New answers tagged

1

There is a reason that can be used for mid-term saving. Let's say that you are saving for a large purchase, and know that you have several months or even a year before you have the money. You already know the brand and it is produced outside your own country (or outside of your currency system) - let's say you live in Germany and want to buy a Japanese car, ...


0

The value of a home currency is as set against foreign currencies. That's particularly true with import or export. In a forex account an investor can take their own currency against foreign currencies. Or an investor can often get a better interest rate by taking a foreign currency against their home currency. And an investor in a foreign security can hedge ...


5

There are a few reasons someone might do this: Investments in a foreign currency may be incidental to the underlying investment. For example, if someone outside of the US wants to invest in APPL, they would be taking on USD risk, which could be a foreign currency to them. From that point, someone may want to hedge that risk (for example, if you have $10k USD ...


8

Hedging - is a reason. You might want to offset risk to your own currency by investing in other monetary systems. The famous example here is the Zimbabwean Dollar. In that particular case, hyperinflation was a good reason to have foreign currency investments. And there are other cases where local currency doesn't actually define your local costs - for ...


0

Think not about positions, but about the value of the assets in your portfolio in your home currency. It suffices to know the rates in USD, e.g. let Rx = EUR/USD, Ry = GBP/USD, then assuming the "no arbitrage principle", we have EUR/GBP = Rx/Ry. Indeed, since the only thing your tax authority cares about is the value of your assets in USD, whether ...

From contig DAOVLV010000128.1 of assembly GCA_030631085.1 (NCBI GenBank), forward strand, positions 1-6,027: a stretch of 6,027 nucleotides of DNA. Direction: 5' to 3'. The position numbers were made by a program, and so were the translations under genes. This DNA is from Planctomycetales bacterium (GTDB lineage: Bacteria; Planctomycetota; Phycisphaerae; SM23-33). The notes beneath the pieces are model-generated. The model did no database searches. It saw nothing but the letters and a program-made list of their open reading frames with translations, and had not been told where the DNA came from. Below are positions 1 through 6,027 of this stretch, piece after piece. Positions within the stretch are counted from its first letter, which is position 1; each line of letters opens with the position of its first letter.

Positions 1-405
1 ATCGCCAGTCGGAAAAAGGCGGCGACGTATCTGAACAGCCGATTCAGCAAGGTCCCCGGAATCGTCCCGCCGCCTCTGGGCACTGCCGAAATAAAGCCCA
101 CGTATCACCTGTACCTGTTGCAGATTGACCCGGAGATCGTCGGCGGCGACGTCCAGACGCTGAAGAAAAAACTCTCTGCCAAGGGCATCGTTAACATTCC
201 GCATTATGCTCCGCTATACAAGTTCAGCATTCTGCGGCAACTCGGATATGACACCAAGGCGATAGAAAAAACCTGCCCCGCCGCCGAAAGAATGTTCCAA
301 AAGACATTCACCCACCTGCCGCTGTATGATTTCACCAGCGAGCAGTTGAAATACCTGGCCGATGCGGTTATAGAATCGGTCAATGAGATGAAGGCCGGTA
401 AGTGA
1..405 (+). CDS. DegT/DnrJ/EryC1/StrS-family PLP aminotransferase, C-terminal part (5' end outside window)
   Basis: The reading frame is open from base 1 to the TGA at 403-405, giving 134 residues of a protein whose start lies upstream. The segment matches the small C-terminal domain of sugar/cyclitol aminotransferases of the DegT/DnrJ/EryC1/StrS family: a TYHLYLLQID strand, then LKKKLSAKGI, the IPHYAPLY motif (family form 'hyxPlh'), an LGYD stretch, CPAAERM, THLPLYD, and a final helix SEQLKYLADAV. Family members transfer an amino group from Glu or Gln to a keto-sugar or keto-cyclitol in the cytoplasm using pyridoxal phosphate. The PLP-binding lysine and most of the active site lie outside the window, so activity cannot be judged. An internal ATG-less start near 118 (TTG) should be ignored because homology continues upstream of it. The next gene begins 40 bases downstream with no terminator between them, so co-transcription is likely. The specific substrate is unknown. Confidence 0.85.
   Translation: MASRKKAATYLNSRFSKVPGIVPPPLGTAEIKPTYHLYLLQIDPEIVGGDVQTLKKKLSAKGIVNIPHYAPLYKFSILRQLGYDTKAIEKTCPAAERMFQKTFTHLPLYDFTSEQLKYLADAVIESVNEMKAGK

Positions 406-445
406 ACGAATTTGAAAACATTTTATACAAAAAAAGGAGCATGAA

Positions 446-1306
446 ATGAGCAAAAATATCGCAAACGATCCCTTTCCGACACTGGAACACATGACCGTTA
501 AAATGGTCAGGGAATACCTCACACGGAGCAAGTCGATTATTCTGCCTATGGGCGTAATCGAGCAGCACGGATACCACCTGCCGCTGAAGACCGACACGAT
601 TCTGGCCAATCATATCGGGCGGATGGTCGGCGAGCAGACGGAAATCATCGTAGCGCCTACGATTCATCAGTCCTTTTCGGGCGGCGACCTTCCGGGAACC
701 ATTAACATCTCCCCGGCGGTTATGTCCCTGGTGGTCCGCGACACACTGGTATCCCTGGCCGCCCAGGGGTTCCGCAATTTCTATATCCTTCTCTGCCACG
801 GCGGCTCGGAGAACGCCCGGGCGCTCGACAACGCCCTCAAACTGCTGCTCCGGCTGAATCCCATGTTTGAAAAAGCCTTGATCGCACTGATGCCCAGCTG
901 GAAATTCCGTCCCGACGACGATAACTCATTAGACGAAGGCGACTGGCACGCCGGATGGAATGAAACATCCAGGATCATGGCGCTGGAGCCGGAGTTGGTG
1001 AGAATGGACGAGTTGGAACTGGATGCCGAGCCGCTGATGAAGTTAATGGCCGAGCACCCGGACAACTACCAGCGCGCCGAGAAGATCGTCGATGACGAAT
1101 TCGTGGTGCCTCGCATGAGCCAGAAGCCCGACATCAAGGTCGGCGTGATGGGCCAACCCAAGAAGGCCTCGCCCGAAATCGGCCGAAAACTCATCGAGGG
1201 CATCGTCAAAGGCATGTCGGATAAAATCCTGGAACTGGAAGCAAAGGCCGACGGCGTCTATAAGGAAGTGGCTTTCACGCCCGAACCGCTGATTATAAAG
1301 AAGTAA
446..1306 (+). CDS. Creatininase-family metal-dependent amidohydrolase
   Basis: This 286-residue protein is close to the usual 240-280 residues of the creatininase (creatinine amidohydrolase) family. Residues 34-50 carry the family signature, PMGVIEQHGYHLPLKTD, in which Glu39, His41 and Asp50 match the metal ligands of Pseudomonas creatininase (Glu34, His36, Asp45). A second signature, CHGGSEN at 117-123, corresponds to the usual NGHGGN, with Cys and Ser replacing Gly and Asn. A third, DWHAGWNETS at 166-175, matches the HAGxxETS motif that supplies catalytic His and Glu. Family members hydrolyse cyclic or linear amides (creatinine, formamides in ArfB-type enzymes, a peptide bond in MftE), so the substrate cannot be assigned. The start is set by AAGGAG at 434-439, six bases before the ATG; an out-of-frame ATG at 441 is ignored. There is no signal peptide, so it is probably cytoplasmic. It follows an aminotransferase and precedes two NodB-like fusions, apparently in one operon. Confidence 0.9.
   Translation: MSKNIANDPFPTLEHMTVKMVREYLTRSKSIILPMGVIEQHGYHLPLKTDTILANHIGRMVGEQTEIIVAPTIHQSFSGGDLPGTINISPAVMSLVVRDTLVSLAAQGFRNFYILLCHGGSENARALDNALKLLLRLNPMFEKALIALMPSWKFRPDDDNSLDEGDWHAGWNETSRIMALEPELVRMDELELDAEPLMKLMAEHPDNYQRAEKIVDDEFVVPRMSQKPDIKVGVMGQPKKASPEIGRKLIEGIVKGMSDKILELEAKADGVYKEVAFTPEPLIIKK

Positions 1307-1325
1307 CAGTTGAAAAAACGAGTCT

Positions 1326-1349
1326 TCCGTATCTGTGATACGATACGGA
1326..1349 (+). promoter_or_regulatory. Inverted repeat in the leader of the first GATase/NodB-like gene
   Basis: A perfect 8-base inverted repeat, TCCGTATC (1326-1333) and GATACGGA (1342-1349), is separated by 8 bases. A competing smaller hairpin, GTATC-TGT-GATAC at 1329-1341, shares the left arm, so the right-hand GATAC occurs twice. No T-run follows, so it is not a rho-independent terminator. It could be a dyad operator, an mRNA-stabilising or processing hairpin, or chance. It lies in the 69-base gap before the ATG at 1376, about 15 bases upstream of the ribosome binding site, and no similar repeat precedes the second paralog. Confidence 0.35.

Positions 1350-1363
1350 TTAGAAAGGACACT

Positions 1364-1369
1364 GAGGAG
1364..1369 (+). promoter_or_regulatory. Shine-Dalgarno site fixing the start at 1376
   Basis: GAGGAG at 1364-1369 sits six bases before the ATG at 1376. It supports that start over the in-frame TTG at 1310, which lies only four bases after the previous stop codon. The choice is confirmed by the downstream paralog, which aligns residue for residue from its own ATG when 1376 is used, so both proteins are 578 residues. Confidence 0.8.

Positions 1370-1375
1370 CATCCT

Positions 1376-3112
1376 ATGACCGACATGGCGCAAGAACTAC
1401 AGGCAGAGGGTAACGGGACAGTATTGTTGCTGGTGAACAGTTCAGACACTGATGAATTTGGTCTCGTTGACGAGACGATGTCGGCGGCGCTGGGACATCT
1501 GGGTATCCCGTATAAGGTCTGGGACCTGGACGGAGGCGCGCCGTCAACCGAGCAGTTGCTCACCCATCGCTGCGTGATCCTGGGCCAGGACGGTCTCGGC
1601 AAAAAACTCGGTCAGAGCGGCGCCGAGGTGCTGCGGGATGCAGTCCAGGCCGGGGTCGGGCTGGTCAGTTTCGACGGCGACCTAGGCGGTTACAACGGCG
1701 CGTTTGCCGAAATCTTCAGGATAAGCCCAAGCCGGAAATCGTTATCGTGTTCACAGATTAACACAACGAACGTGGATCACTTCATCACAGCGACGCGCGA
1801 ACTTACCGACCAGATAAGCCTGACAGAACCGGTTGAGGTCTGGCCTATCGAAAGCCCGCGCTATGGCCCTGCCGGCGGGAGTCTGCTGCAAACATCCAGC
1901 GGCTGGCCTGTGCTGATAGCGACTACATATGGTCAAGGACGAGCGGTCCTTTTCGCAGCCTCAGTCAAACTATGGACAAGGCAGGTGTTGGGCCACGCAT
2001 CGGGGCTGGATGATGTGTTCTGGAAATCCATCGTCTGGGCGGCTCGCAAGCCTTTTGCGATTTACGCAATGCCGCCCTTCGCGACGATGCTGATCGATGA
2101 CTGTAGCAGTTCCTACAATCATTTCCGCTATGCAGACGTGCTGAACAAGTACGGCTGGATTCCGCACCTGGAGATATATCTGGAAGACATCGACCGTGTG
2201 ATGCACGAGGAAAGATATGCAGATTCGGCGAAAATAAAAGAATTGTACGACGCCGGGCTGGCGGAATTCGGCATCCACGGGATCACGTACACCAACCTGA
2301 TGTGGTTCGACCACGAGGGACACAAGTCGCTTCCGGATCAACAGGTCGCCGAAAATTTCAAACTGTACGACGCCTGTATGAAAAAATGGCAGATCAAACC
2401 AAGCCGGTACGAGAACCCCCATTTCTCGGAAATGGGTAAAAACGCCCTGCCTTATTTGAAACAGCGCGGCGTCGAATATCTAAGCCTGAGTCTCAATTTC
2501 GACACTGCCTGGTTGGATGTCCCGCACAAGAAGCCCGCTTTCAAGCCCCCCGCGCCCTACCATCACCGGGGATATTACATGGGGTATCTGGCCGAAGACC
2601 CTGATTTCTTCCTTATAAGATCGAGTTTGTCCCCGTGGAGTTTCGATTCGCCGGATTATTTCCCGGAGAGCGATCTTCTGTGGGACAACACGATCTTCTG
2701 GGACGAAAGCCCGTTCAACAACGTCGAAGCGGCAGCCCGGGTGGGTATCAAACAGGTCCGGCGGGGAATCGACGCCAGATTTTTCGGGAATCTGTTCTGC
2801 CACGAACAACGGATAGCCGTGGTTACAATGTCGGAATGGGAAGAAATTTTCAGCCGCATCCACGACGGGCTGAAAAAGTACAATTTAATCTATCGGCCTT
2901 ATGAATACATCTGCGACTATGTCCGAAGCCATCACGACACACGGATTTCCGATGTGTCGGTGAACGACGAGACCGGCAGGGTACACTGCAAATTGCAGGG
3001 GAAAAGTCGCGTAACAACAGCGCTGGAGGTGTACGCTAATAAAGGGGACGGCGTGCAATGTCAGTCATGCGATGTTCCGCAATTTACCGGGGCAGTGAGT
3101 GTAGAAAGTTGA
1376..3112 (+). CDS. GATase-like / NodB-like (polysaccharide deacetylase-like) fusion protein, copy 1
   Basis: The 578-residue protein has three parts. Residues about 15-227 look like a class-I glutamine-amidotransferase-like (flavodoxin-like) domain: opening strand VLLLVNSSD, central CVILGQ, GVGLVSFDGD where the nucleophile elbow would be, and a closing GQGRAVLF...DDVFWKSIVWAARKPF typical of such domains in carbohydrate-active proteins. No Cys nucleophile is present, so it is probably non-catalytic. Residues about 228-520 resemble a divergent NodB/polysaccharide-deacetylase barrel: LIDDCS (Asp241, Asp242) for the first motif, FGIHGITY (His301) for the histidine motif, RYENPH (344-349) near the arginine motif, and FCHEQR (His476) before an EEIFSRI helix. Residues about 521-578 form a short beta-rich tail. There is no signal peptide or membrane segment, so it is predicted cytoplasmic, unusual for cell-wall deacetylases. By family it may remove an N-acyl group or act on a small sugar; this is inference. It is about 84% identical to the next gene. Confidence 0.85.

1

Individual securities as well as the market have a periodicity that varies between high and low prices along with periods of range trading. If the period that you select for your indictor matches the periodicity of your security, the indicator works. What does the above mean? Pick a security, an indicator as well as an individual bar time (minute, hourly, ...


10

Which traders? Quoting Lawrence Harris (bold is mine): Market-makers provide liquidity to impatient traders. They try to turn their inventory at a profit. To profit, they must trade at prices that produce a balanced order flow on both sides of the bid/ask spread. They find these prices by experimentation. Their inventory turnover may be extremely high. ...


31

A market maker has several advantages: Faster access to market news and they can change their price faster than you can If they are the market, they buy at the bid and sell at the ask when the public transacts with them and they earn the spread. They see the order book and can trade knowing the depth and size of the market. They can arbitrage a position ...


0